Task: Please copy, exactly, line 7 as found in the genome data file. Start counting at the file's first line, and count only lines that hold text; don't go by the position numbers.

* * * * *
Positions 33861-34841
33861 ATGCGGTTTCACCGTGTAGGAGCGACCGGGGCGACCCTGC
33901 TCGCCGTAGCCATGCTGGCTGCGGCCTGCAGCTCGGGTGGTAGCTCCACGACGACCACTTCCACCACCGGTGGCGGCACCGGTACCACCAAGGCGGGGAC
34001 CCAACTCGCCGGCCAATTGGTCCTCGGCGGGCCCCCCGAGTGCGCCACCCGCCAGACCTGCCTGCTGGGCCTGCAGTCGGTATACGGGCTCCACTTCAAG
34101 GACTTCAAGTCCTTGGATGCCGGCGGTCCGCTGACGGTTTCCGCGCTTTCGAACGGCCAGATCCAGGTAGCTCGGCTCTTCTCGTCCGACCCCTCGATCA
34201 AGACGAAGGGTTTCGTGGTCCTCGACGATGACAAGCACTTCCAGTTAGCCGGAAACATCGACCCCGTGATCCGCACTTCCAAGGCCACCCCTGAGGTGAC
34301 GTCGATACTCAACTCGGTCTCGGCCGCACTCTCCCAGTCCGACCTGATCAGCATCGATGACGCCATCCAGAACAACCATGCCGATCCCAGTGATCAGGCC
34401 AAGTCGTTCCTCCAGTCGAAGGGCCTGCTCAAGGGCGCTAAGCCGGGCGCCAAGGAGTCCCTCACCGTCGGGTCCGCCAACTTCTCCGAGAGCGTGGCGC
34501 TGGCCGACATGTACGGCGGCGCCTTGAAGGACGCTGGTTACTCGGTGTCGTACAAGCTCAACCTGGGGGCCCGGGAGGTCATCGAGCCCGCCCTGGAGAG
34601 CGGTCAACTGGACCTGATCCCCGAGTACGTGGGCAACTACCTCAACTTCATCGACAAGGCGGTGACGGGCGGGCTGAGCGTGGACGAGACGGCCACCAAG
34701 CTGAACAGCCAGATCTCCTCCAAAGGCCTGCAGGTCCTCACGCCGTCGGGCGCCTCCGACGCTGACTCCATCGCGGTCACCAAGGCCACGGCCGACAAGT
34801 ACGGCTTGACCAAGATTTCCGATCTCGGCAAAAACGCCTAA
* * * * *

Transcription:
34301 GTCGATACTCAACTCGGTCTCGGCCGCACTCTCCCAGTCCGACCTGATCAGCATCGATGACGCCATCCAGAACAACCATGCCGATCCCAGTGATCAGGCC